Warming waters a major factor in the collapse of New England cod, study finds

newstudywarmPershing and colleagues from GMRI, the University of Maine, Stony Brook University, the Bigelow Laboratory for Ocean Sciences, and NOAA’s Earth System Research Laboratory, including the Cooperative Institute for Research in Environmental Sciences at the University of Colorado Boulder, found that increasing water temperatures reduce the number of new cod produced by spawning females. Their study also suggests that warming waters led to fewer young fish surviving to adulthood. Read the rest here 18:04

NOAA insists it is under no obligation to deliver controversial climate research docs to our Representatives.

The US government’s main climate research agency has refused a request by House Republicans to release key documents concerning the controversial issue of whether or not there has been a “pause” in global warming. Despite being a public, taxpayer-funded institution, the NOAA insists that it is under no obligation to provide the research papers (sound familiar?), as demanded in a subpoena by Rep. Lamar Smith (R-TX) Gosh. What vital information of national secrecy importance could NOAA possibly have to hide? Read the rest here  and here and here 17:00

ENGO’s with big money influence decision making on fisheries

wolf-in-sheeps-clothing-scaled500-e1371562470325There were repeated statements made at last week’s meeting of the Western Pacific Fishery Management Council that the US Government regulations are hurting the whole fishing industry, from boat owners to fishermen to canneries and the communities they operate in. Hawaii Council member Michael Goto said, “When international regulations cause a fishery to close, I don’t see how we can convince other nations to abide by our standards.  Goto told KHJ News that many of the regulations hurting fisheries are the result of lobbying by non government and environmental groups. Audio, Read the rest here 15:25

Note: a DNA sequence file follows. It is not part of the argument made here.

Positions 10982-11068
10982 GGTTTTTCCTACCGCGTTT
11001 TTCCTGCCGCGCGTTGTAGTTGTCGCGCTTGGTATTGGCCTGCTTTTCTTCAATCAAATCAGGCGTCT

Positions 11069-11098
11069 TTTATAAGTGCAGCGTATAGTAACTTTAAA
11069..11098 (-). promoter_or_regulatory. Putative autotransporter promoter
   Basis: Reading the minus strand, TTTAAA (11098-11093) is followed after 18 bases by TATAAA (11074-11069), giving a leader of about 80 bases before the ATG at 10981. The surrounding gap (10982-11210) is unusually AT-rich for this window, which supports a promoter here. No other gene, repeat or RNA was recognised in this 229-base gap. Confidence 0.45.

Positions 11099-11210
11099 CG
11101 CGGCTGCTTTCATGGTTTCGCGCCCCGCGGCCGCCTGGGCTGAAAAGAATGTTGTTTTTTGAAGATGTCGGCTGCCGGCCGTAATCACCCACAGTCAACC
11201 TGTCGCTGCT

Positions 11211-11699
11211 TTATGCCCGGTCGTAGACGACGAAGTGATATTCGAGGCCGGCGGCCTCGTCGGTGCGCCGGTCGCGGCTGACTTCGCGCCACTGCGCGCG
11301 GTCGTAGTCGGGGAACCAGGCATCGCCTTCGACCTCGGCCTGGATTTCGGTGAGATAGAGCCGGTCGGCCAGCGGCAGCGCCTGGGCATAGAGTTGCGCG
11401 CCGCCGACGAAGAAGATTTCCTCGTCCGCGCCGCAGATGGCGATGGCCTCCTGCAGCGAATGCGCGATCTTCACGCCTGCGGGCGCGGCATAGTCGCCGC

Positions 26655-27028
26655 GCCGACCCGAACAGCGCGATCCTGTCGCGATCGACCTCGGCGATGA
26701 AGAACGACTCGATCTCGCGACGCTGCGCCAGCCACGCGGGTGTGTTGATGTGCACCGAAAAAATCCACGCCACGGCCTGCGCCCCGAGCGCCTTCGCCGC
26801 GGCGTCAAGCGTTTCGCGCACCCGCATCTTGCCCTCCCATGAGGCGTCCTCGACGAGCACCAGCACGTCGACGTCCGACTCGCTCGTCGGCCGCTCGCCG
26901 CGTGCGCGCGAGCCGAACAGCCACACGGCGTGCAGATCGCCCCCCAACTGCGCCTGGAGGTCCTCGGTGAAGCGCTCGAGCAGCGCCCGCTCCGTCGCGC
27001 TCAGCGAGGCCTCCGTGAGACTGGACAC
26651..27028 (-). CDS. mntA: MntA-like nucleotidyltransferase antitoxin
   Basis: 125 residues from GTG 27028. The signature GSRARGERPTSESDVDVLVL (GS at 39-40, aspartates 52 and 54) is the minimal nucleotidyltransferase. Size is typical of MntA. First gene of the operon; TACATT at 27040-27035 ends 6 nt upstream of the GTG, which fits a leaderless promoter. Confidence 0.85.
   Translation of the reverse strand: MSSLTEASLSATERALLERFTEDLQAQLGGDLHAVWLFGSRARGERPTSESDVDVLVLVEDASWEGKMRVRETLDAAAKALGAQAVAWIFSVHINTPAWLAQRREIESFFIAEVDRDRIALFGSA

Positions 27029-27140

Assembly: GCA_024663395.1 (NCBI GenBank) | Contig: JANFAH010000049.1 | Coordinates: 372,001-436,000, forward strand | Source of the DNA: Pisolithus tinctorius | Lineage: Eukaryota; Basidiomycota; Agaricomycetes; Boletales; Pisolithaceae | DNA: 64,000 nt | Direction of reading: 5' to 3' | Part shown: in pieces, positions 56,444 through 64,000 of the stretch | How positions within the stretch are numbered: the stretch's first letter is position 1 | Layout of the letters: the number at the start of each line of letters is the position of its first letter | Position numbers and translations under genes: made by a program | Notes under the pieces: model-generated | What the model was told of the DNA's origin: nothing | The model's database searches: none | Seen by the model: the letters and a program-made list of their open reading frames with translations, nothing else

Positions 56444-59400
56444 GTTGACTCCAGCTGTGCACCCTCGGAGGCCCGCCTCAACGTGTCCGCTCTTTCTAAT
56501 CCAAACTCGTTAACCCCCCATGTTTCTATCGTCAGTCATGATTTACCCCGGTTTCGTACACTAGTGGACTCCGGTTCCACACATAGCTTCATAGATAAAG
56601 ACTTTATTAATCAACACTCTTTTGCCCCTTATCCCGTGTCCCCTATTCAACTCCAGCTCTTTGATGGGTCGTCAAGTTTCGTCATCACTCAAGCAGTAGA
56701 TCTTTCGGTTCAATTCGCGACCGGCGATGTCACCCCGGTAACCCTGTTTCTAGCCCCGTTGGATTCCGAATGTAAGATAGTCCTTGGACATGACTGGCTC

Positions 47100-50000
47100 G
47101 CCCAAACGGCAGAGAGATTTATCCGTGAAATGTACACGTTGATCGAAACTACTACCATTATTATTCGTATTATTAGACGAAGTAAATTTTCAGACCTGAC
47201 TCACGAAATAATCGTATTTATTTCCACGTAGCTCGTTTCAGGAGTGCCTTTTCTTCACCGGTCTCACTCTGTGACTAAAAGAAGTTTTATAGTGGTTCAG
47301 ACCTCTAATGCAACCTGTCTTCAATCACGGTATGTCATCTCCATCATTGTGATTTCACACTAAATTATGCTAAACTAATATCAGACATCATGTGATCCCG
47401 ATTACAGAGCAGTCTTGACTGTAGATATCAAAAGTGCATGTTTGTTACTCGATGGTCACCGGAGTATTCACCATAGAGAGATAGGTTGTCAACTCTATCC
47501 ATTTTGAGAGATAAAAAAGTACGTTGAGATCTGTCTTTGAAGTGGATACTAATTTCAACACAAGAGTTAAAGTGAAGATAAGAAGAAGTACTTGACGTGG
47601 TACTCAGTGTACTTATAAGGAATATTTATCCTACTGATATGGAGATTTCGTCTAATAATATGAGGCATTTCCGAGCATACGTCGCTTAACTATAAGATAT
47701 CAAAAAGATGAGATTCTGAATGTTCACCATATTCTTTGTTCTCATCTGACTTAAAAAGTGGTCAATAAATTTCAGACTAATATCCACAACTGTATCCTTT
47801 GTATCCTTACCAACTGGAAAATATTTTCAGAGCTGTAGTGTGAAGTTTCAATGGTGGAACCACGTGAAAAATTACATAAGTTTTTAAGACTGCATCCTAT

National Marine Fisheries Service yearbook of fishery statistics for the United States for 2014 is here!

nmfs_logoThe report provides data on U.S. recreational catch and commercial fisheries landings and value as well as other aspects of U.S. commercial fishing. In addition, data are reported on the U.S. fishery processing industry, imports and exports of fishery-related products, and domestic supply and per capita consumption of fishery products. The NMFS Fisheries Statistics Division in Silver Spring, MD, managed the collection and compilation of recreational statistics, in cooperation with various States and Interstate Fisheries Commissions, and tabulated and prepared all data for publication. Read the report here 13:39

Bodies confirmed as missing fishermen of the Fishing Vessel Jubilee

The three bodies pulled from a Canterbury shipwreck have been confirmed as the missing fishermen from FV Jubilee. Canterbury police search and rescuers said the men were understood to be on board at the time the ship sank. The men had been missing since they sent out a distress signal on October 18 after they were caught in a brutal storm. Fishermen Jared Reese Husband, Paul Russell Bennett and Terry Donald Booth were on board. Inspector Craig McKay said it was a “exceptional result” to be able to return the missing men to their families. Read the rest here 11:18

Fishing Company Charged Over $1 Million in Oil Spill Penalties

In its complaint, filed today along with the lodging of a consent decree in the U.S. District Court for the District of Hawaii, the United States alleges that the Tri-Marine companies are liable for the October 2014 oil spill from their 230-foot commercial , into Pago Pago Harbor in American Samoa and related violations of the Coast Guard’s spill prevention regulations.  After the Capt. Vincent Gann returned to Pago Pago Harbor from a two-month fishing voyage, it struck two moored fishing vessels while maneuvering in the harbor on Oct. 16, 2014.  Read the rest here 10:53